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Medal of Valor Honors S.C. Law Enforcement’s Bravest from Aiken

By Richard Eckstrom
web posted November 29, 2012

AIKEN – It’s something folks might often take for granted, and understandably so. After all, we live in a modern society and pay our taxes, and therefore we fully expect the traffic lights to work and the fire trucks to respond when we need them to.

But how often do we really stop and think of the sometimes life-threatening circumstances behind those expectations when it comes to our law enforcement officers?

Fortunately, there’s an organization that helps us do just that – the South Carolina Law Enforcement Officers Association.

Created in 1941, the Law Enforcement Officers Association is a nonprofit professional group with approximately 7,200 members across South Carolina representing virtually every rank at the municipal, county, state and federal levels.

The association, which is open to all criminal justice professionals in the state, advocates for its members through a variety of activities. Those include legislative initiatives, training programs, networking opportunities and other services.

Each year, its members gather for an awards ceremony in which the Law Enforcement Officers Association recognizes those among its ranks who’ve performed above and beyond the call of duty.

One of those annual distinctions is its Medal of Valor Award, which this year was presented to three officers with the Aiken Department of Public Safety: Martin Sawyer, Craig Burgess and Steve Miano.

The three were recognized, along with other award winners from the association, during the group’s annual conference in mid-November.

On its website, the Law Enforcement Officers Association says its Medal of Valor Award honors “an act of outstanding bravery performed in the line of duty at imminent personal hazard to life under circumstances demonstrating a disregard of personal consequences.”

The three Aiken officers certainly fit that description.

On the morning of May 17, they responded to a domestic disturbance 911 call from a home. During the emergency call, dispatchers heard a woman say a man had a gun.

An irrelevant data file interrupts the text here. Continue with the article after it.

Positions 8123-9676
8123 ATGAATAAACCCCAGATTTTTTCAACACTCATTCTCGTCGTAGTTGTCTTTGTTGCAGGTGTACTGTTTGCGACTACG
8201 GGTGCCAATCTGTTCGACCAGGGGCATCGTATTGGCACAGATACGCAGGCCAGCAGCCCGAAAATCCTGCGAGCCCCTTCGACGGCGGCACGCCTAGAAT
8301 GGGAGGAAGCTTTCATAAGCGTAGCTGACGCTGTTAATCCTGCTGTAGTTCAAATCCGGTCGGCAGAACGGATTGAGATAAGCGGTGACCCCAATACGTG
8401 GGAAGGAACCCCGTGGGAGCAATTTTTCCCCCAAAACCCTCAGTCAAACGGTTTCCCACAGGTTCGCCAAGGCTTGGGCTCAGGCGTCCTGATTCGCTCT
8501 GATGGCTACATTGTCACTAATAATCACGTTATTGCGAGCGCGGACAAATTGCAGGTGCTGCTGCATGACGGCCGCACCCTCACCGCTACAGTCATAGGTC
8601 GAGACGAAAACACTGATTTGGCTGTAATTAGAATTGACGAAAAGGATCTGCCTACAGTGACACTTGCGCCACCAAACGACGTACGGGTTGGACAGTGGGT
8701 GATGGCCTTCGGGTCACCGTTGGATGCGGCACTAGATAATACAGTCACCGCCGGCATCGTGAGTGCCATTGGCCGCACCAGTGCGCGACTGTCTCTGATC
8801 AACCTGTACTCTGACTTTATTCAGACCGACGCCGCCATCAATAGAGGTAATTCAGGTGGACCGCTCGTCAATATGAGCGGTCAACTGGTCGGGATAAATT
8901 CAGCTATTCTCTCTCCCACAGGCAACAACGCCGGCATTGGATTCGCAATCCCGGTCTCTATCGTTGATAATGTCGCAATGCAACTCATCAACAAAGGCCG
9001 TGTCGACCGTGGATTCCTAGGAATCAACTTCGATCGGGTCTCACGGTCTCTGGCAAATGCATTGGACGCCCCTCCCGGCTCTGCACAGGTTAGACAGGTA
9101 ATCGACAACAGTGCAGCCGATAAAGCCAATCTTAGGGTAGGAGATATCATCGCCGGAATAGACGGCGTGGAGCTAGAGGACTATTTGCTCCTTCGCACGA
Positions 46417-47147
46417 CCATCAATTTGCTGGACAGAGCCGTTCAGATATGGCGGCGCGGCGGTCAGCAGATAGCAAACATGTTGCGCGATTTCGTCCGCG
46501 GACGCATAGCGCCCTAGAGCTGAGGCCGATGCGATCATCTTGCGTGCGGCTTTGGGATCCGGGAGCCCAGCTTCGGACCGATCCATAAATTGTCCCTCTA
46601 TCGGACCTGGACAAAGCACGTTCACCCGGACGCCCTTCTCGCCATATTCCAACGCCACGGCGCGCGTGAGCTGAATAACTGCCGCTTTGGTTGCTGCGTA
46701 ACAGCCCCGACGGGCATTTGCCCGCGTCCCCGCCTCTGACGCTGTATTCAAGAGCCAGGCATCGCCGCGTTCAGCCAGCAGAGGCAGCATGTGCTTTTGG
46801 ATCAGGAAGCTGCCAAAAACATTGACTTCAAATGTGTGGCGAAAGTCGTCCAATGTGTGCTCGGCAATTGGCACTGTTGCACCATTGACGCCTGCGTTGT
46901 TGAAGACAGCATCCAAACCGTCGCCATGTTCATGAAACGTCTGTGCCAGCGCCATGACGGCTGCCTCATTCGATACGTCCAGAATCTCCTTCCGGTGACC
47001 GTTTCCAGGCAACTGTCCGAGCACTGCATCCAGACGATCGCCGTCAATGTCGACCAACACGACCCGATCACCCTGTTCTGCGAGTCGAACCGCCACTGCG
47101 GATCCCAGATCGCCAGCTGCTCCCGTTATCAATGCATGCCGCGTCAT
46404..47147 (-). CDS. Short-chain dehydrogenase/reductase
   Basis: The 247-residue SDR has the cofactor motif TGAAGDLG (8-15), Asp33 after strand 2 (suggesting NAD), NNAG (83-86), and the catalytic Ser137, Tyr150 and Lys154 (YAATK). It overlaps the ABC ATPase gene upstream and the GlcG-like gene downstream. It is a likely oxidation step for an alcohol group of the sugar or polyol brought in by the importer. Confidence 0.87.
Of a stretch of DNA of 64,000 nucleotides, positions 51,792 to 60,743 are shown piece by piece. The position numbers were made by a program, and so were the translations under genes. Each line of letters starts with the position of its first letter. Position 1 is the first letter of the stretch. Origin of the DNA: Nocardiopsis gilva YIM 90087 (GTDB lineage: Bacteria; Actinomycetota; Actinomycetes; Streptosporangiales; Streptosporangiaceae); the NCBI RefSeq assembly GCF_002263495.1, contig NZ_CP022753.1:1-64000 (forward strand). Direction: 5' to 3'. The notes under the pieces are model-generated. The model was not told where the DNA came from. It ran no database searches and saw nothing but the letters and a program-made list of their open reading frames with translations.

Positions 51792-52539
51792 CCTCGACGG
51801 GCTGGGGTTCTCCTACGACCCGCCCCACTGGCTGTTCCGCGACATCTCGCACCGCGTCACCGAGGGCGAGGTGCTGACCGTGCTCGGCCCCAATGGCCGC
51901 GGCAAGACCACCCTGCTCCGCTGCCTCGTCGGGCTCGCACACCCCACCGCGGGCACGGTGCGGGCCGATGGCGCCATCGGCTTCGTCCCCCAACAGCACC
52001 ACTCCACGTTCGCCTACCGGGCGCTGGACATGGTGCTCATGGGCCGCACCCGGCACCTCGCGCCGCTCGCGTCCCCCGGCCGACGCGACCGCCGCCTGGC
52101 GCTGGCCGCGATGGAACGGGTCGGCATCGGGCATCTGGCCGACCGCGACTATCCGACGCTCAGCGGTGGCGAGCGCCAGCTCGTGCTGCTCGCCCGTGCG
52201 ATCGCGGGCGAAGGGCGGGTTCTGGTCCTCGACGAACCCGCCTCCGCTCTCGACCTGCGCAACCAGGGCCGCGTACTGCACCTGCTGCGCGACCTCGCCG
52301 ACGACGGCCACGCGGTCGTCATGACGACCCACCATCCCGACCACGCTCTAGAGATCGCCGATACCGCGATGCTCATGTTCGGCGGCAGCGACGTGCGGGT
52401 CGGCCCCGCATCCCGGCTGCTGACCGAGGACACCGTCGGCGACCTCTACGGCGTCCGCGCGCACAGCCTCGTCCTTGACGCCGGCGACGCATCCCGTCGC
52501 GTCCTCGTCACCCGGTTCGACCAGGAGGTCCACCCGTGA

Shots were fired, and the line then fell silent.

Multiple officers rushed to the scene and established a perimeter around the residence, then tried to make contact with the occupants.

After the officer in charge at the scene, David Savage, decided that entry to the home was necessary, officers Sawyer, Burgess and Miano volunteered for the dangerous assignment.

As they entered the home, a man who was lying on the floor several feet away fired a gun at them. A single ballistic shield they were carrying was all that protected the three officers, who returned fire and killed the suspect.

He was lying next to his deceased ex-wife when he shot at the three officers.

This was a tragic incident – another senseless domestic homicide in an all-too-frequent pattern of South Carolinians killing their intimate partners. (Every year similar victims of domestic homicide are remembered in a “Silent Witness” State House ceremony organized by the S.C. Attorney General’s Office.)

This case, however, could have been far more terrible, as the three Aiken officers escaped harm and their actions prevented injuries to other officers.

For their bravery, the South Carolina Law Enforcement Officers Association conferred on them its 2012 Medal of Valor Award.

Aiken City Council also honored the three officers recently in a special presentation.

This is tremendously meaningful not only to Officers Sawyer, Burgess and Miano, but also to the larger law enforcement community in Aiken, and to the Aiken community as a whole.

Twice in the past year, Aiken’s Department of Public Safety has laid to rest one of its own who was killed in the line of duty.

Officer Sandra Rogers, a 27-year veteran of the department and lifelong Aiken County resident, was shot and killed in January while responding to a call about a suspicious vehicle.

And in December 2011, Officer Scott Richardson was shot and killed after he and another officer stopped a suspicious vehicle. Officer Richardson left behind a wife and three young sons.

We owe Officers Rogers and Richardson and their families our deepest gratitude, for they made the ultimate sacrifice in performing their duty as guardians of the public safety.

And, in congratulating Officers Sawyer, Burgess and Miano on their Medal of Valor Awards, let’s join them in remembering all of their fallen brothers and sisters – not only in our local communities, but in cities and town across our nation.

Editor's note: Richard Eckstrom is the comptroller general of South Carolina and commander of the S.C. State Guard.

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